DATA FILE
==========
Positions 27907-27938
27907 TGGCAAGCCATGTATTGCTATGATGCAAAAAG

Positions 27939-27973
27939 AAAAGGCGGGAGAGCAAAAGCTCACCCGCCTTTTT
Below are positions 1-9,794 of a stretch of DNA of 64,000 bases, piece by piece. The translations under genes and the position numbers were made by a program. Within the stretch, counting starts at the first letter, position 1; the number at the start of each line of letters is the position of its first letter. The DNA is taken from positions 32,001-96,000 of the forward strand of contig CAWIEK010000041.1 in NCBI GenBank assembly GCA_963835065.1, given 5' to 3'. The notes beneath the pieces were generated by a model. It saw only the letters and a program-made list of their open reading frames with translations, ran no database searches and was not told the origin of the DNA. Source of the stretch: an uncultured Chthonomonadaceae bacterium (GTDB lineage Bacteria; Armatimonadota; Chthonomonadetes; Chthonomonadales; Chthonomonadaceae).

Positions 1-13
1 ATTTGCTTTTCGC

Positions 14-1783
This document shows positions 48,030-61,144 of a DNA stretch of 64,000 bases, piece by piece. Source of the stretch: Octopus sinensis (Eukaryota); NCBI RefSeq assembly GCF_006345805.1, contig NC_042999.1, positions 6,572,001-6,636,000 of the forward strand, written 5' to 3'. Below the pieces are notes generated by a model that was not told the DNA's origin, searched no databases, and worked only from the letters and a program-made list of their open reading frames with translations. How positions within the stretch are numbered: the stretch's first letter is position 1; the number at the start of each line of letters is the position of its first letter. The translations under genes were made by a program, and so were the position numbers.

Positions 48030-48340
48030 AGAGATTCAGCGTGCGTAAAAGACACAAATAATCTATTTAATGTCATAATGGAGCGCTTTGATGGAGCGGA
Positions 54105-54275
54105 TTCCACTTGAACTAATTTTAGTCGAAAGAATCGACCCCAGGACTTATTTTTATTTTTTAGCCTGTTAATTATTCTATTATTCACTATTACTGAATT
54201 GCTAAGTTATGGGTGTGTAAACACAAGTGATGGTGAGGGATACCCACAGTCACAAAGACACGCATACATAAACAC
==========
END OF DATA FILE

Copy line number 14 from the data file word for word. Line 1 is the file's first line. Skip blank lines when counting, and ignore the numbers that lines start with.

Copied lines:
54201 GCTAAGTTATGGGTGTGTAAACACAAGTGATGGTGAGGGATACCCACAGTCACAAAGACACGCATACATAAACAC